Summers in Santa Barbara are the most beautiful of all. There are many things to do in the natural environment here, making it almost impossible to stay out of the sun. The amazing beaches, hiking trails, and bike paths give us the perfect backdrop for enjoying outdoor activities. But did you know they are setting us up to be more vulnerable to the sun’s damaging rays? Skin Cancer Awareness Month is most often acknowledged during the month of May, but the Antioch Odyssey Staff felt it important to start talking about it now!
I NEVER thought I would experience skin cancer, but this past year I did. I had basal cell carcinoma. This is the most common form of skin cancer. The difficult experience made me passionate about helping people understand the sun’s effects on the skin, biopsies, avoiding painful procedures, and ultimately a scary skin cancer diagnosis.
It was a normal day. I went in for a routine skin exam, at which time my dermatologist said I had a red flaky patch on the side of my front hairline that he was concerned about. He said, “I want to take a small biopsy, (a piece of it), and send it to the lab to see what is going on”. I went home, unworried; it was so small, and while it had been there for quite some time, it really hadn’t gotten bigger or changed color, which I thought were the only real signs of trouble. But I was wrong!
Within a few days I got the call from the lab saying I needed to come in as soon as possible for a “scraping” and “cauterizing”. Yikes! What the heck was THAT? Ed, the man at the lab, proceeded to tell me that they would remove a margin of my skin. I would then sit in the waiting room while they tested it in the lab immediately to see if they got all of it. If not, they would take me back in the surgical room to do more cutting, until they came away with “clean cells”. He explained they don’t stop at scraping cancerous basal cells, but that they take a margin of the healthy cells, just to make sure it is completely clean- which often makes the incision deeper and wider than the actual cancer site.
As I sat in the waiting room anticipating my biopsy results, I thought about my teenage years and how just to look tan, one summer at a time, I would lay out at the beach all day covered in dangerous tanning oil. I was also a bike-rider, a volleyball player, and a swimmer, so as tan as I already was from the sun, I never felt tan “enough”. When my tan would fade after summer, I would get to a tanning salon to help ward off the return of my irritatingly lily-white skin. ( I have my Irish ancestors to thank for that.)
“Jennifer, thank you for waiting. The doctor wants to remove more.” I came and went from the waiting room to the procedure room 4 times, before they got it all! I was so scared and shaken up each time they called me back in! The literal hole in my head was getting wider and deeper, cutting into my hairline several inches; I couldn’t imagine how they were going to sew it up without making me look like a stitched up rag doll or Frankenstein’s creature. But they did.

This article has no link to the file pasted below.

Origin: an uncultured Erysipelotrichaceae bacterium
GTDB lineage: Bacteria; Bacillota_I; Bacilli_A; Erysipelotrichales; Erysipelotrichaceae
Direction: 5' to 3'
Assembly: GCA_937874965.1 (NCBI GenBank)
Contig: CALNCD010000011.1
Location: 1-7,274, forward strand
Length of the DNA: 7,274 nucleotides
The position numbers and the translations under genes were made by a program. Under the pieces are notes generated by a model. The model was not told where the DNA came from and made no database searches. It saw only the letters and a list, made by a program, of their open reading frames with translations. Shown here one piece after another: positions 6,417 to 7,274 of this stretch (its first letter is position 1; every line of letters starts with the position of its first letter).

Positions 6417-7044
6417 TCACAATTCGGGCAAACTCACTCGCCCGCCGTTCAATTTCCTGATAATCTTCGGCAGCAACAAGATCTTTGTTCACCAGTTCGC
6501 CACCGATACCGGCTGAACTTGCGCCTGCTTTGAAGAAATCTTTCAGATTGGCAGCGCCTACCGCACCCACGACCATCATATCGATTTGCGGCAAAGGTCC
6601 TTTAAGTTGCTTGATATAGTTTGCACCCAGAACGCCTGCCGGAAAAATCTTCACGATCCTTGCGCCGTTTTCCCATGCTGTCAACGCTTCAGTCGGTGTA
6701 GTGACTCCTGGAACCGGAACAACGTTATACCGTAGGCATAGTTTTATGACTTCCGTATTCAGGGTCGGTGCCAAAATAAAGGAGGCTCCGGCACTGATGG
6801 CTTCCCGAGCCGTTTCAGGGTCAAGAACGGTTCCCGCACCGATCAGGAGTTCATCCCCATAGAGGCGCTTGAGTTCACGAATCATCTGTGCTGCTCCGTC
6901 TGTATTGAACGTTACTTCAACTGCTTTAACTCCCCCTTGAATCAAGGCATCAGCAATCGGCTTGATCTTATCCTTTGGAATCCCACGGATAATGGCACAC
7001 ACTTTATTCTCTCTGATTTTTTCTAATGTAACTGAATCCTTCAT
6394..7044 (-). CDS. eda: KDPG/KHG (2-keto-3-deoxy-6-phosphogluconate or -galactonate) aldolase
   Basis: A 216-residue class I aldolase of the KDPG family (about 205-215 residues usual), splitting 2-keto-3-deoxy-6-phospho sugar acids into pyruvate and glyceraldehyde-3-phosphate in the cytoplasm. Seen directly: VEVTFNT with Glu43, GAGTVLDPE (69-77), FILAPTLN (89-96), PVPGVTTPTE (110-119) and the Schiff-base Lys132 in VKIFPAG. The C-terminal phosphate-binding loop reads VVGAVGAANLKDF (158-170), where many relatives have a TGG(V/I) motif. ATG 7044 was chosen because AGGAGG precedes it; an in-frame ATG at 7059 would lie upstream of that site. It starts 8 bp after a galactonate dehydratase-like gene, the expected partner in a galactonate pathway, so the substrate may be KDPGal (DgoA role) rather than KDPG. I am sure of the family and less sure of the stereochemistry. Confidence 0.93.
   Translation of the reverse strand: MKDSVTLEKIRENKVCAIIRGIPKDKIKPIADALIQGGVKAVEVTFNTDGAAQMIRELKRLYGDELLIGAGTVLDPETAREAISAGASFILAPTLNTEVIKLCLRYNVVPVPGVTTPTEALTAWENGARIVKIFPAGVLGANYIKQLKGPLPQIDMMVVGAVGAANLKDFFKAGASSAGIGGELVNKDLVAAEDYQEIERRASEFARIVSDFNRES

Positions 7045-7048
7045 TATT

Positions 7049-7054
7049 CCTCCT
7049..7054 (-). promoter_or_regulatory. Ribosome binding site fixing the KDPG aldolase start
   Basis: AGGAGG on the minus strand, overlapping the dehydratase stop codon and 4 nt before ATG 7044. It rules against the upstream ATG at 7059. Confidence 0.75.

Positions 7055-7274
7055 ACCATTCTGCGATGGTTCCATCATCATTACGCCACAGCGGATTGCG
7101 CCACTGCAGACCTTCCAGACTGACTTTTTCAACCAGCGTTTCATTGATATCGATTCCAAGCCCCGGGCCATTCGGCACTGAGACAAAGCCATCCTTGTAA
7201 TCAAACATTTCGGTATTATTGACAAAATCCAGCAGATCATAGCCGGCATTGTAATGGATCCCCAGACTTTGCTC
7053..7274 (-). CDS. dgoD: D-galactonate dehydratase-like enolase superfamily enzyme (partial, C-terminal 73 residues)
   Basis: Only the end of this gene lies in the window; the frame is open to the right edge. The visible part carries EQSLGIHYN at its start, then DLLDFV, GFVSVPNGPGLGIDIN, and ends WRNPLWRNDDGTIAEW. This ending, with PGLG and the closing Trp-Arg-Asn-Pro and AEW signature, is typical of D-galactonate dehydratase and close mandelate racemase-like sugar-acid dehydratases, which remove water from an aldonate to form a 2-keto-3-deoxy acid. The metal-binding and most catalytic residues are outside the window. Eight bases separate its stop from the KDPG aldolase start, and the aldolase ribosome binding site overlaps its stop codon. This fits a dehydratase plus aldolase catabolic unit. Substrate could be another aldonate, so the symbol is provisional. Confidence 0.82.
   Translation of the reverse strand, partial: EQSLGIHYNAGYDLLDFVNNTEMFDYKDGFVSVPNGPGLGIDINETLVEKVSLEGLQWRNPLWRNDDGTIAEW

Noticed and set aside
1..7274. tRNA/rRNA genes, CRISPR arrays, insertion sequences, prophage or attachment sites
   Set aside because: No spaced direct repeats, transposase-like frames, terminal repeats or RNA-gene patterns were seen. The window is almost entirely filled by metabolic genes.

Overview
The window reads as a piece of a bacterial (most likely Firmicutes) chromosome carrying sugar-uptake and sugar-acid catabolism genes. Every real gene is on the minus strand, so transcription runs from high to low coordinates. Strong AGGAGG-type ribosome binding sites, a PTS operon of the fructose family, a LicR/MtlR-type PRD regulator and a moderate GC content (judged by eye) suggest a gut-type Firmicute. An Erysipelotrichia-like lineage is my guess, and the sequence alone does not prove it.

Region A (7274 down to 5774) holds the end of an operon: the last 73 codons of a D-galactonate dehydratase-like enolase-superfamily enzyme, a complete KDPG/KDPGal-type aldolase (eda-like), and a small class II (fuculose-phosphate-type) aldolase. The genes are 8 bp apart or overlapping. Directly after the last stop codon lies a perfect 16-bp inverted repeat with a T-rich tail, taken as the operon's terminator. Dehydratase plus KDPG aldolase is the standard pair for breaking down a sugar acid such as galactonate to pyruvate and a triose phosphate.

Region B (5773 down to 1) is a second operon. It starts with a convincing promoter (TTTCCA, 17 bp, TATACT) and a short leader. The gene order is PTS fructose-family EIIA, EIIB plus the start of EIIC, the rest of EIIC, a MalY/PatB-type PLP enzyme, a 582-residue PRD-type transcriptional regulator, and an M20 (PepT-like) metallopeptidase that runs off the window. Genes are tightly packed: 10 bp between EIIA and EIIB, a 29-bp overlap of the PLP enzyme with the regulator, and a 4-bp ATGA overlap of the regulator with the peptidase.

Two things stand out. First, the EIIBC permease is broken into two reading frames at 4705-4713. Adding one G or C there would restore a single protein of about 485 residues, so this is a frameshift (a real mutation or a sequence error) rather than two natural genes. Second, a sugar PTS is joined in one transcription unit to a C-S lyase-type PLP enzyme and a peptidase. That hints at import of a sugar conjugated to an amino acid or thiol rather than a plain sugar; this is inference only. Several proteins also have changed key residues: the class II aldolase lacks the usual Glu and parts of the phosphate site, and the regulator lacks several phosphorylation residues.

It’s been over a year now and the scar has lightened up quite a bit and it’s not unsightly, but I definitely notice it when I look in the mirror. I do consider myself very lucky so I watch out for sun exposure on my face, and rest of my skin too; applying daily sunscreen, wearing hats outdoors, and avoiding the sun’s rays in general. I also learn everything I can about skin cancer research so I stay informed.There were things I didn’t know before this experience. Here are 4 small tips I’ll share with you so that you too can begin considering how you will protect yourself from overexposure:
Skin cancer doesn’t only strike “sun-worshippers” or tanning bed users! People with a family history of melanoma can be more prone to it than the rest of the population. Reports have shown that having a first-degree relative with melanoma—that is, a parent, brother, or sister—can increase your lifetime risk by 10-15 percent.
Contrary to popular belief, your moles might not become affected. The idea that bad moles turn cancerous, some pathologists believe that and some don’t. There are some who believe that you can have a bunch of moles and those will be fine, but you can still get a melanoma in some other place.
It can appear in areas not exposed to the sun. It can certainly appear between your fingers and toes, and on your underarms, butt, and genitals.
Skin Cancers are highly treatable when caught early. The Skin Cancer Foundation recommends yearly skin cancer exams, which can help catch melanoma and other skin cancer types as early as possible.
With all this in mind, certainly go and enjoy the beautiful months ahead, but be sure to take precautions for yourself and, in this case
don’t hesitate to stay